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South Dakota one of three states that tax groceries at full rate
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South Dakota one of three states that tax groceries at full rate

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Charging sales tax on food purchases is regressive by nature but is especially unfair to low-income South Dakotans who already spend a disproportionate amount of their income to meet basic needs, two prominent South Dakota economists said.

Eliminating the sales tax on groceries could help alleviate some of the financial pressure on lower-income families that already struggle to pay for housing, transportation and other basic needs, the two economics professors said during a June 3 online panel discussion hosted by South Dakota News Watch.

The regressive nature of South Dakota’s sales tax, where all consumers rich or poor pay the same tax rate on goods and services, including food, is in part preventing the state’s lowest earners from reaching financial stability, the professors said.

South Dakota is one of three states that still taxes groceries at the full state sales tax rate, according to the Center on Budget and Policy Priorities. Sixteen other states tax groceries, but at a lower rate than the general sales tax. Sales taxes in South Dakota generate more than $1 billion annually and provide about 60% of the state’s general fund revenues. Individual municipal sales tax rates are added onto the state 4.5% rate.

The Institute on Taxation and Economic Policy reported that the poorest 20% of South Dakotans, or those who earn around $20,000 or less, pay 11.3% of their income in taxes each year. The wealthiest 1% of South Dakotans pay 1.8% of their income in taxes. The institute lists South Dakota as the fourth most tax-regressive state in the country.

“If you’re really serious about making life a little easier for lower-income [families], that would be the very first item that I would look at,” said Evert Van der Sluis, an economics professor at South Dakota State University who was part of the June 3 panel.

Taxing groceries increases the probability of low-income household food insecurity, according to a May 2021 article published in the journal Food Policy. The same study estimated that food insecurity rises with each percentage point of sales taxes on food.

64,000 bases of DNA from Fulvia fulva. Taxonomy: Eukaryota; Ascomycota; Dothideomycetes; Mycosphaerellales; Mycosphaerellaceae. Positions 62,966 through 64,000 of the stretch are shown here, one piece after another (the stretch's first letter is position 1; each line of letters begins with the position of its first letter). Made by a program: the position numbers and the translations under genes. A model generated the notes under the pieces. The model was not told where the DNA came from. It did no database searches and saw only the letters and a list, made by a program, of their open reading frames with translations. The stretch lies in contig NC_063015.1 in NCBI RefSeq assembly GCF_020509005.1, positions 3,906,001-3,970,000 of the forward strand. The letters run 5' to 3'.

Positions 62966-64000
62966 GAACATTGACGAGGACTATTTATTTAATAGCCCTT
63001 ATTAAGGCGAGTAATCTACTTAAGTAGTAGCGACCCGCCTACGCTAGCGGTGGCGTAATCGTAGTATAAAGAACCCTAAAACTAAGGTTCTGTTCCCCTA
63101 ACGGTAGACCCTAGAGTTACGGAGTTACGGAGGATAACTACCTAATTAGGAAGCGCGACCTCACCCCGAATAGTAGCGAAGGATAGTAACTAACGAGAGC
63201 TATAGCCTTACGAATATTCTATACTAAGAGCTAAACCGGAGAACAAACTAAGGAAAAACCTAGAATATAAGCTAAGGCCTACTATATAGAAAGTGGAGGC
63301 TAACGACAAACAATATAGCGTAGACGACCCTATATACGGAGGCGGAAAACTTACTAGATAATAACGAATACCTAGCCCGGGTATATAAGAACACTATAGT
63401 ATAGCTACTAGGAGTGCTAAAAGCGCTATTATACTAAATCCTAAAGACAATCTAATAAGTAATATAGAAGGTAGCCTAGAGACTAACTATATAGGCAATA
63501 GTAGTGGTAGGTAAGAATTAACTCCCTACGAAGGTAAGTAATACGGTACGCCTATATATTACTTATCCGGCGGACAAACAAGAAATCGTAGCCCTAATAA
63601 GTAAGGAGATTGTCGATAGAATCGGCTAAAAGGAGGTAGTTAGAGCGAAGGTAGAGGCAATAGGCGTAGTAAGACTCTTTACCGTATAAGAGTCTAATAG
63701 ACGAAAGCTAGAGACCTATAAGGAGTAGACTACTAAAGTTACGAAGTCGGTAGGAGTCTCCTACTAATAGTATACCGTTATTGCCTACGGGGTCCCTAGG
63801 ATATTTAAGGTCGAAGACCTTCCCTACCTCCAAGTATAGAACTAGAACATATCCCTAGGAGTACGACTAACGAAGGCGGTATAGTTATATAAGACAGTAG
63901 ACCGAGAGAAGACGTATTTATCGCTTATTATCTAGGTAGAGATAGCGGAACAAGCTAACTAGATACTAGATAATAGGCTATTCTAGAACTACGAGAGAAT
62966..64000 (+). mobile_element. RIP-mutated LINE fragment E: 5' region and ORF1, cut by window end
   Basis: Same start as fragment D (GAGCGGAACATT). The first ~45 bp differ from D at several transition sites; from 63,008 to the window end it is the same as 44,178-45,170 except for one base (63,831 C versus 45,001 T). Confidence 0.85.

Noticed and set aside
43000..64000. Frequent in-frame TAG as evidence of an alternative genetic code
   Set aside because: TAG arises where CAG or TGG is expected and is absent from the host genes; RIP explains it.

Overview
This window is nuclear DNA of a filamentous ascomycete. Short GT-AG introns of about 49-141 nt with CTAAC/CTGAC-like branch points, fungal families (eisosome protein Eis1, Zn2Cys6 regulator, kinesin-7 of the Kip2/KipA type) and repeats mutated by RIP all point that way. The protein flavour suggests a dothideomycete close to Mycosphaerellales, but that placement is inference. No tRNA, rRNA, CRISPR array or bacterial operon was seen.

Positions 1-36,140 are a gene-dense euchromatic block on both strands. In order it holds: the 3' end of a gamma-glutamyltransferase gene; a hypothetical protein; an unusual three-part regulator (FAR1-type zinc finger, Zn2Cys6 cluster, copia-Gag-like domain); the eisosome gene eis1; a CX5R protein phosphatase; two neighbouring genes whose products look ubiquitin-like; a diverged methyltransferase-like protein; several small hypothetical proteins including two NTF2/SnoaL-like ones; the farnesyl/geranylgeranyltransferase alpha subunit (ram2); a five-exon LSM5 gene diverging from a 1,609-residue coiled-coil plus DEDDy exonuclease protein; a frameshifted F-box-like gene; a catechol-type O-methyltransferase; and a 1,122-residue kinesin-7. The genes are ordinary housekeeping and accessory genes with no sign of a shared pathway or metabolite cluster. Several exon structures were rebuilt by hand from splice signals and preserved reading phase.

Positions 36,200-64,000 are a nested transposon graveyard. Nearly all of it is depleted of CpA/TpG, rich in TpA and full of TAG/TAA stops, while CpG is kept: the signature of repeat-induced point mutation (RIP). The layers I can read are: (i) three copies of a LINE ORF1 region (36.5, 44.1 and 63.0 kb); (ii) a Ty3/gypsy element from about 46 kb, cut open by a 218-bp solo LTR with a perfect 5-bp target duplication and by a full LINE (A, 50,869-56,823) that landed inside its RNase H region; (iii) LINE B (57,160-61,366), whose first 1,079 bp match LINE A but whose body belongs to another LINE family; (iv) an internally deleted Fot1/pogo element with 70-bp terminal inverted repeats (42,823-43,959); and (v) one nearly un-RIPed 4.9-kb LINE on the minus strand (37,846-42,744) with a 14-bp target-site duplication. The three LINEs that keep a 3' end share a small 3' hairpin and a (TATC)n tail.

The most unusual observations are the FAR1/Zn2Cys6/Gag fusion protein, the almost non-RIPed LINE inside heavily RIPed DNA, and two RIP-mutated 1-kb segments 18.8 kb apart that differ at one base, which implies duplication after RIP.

Kathryn Birkeland, an economics professor at the University of South Dakota, said she would support taking sales tax off of food and added that the state needs to take a look at its tax structure overall.

“If you want to live in a place that has amenities and services you want, it needs to be a place that collects enough tax revenue to pay for that,” she said during the June 3 panel. “Property taxes are high in South Dakota, and it adds to the housing burden to the cost of buying a house. Changing that tax structure can help for sure.”

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Bills to reduce or eliminate sales tax on food have repeatedly failed in the South Dakota Legislature, most recently in the 2021 session.

Senate Bill 104 would have reduced sales tax on certain food in half-percent increments until fully eliminating state sales tax on food in 2025. The bill was unanimously defeated in its first committee hearing after legislators heard testimony from business leaders that eliminating the sales tax would create an unfillable hole in the state economy.

Mark Quasney, a lobbyist for the South Dakota Bureau of Finance and Management, told legislators in January that eliminating sales tax on food would make sales tax revenues less stable and create financial uncertainty for the state.

South Dakota lawmakers who have advocated for eliminating the sales tax on food have suggested offsetting the loss with increasing sales tax revenues from online sales. A law enacted in 2018 allowed the state to start collecting online sales tax revenues. Those who supported the 2021 bill to phase out tax on food said that has yet to prompt action on the groceries tax.

Cathy Brechtelsbauer, a volunteer for Bread for the World, a Christian-based organization that urges people to get involved in policy making to end hunger, has advocated for getting rid of the tax on food for more than two decades.

Bills to reduce or rid the groceries tax have been brought up nearly every year, she said, but haven’t gained much traction.

“If you have an unlimited budget for food, no problem, but if your budget is limited, then that’s taking food off your table,” she said in an interview. “Food is the wrong thing to tax.”

The News Watch panel was inspired by a recent poll that showed that about half of South Dakotans who responded feel they are less financially stable than their parents and that many feel pessimistic about the future for the state.

The economists said there are numerous contributing factors to that pessimism, including that South Dakota employers pay some of the lowest wages in the nation and that many workers are not seeing their pay cover the rising cost of living in the state. The state is also seeing a sharp spike in the cost of housing and health care.

Video of the June 3 panel is available on the South Dakota News Watch Facebook page and on YouTube.

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